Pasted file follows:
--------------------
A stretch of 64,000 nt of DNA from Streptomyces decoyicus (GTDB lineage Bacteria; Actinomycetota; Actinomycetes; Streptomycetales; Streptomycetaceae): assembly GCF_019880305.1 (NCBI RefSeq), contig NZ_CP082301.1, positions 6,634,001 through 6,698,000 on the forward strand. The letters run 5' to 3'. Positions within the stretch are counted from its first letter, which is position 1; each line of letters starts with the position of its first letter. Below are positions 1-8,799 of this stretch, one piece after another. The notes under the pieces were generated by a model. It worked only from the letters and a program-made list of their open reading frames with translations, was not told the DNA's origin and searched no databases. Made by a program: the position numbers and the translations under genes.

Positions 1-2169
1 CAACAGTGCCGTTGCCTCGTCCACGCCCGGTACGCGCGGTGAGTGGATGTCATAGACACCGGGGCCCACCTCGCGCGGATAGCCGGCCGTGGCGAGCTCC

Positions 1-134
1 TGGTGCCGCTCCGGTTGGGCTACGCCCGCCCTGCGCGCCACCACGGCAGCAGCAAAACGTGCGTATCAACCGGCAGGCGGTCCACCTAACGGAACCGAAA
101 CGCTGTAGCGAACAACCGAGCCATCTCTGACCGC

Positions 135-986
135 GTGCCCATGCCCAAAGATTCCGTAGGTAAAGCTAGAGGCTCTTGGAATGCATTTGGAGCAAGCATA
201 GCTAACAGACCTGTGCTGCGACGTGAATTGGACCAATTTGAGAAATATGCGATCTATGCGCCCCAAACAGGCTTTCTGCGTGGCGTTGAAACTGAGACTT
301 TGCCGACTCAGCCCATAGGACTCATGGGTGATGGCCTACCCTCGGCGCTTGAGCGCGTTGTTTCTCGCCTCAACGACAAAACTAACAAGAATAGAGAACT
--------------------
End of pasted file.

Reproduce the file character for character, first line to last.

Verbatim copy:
A stretch of 64,000 nt of DNA from Streptomyces decoyicus (GTDB lineage Bacteria; Actinomycetota; Actinomycetes; Streptomycetales; Streptomycetaceae): assembly GCF_019880305.1 (NCBI RefSeq), contig NZ_CP082301.1, positions 6,634,001 through 6,698,000 on the forward strand. The letters run 5' to 3'. Positions within the stretch are counted from its first letter, which is position 1; each line of letters starts with the position of its first letter. Below are positions 1-8,799 of this stretch, one piece after another. The notes under the pieces were generated by a model. It worked only from the letters and a program-made list of their open reading frames with translations, was not told the DNA's origin and searched no databases. Made by a program: the position numbers and the translations under genes.

Positions 1-2169
1 CAACAGTGCCGTTGCCTCGTCCACGCCCGGTACGCGCGGTGAGTGGATGTCATAGACACCGGGGCCCACCTCGCGCGGATAGCCGGCCGTGGCGAGCTCC

Positions 1-134
1 TGGTGCCGCTCCGGTTGGGCTACGCCCGCCCTGCGCGCCACCACGGCAGCAGCAAAACGTGCGTATCAACCGGCAGGCGGTCCACCTAACGGAACCGAAA
101 CGCTGTAGCGAACAACCGAGCCATCTCTGACCGC

Positions 135-986
135 GTGCCCATGCCCAAAGATTCCGTAGGTAAAGCTAGAGGCTCTTGGAATGCATTTGGAGCAAGCATA
201 GCTAACAGACCTGTGCTGCGACGTGAATTGGACCAATTTGAGAAATATGCGATCTATGCGCCCCAAACAGGCTTTCTGCGTGGCGTTGAAACTGAGACTT
301 TGCCGACTCAGCCCATAGGACTCATGGGTGATGGCCTACCCTCGGCGCTTGAGCGCGTTGTTTCTCGCCTCAACGACAAAACTAACAAGAATAGAGAACT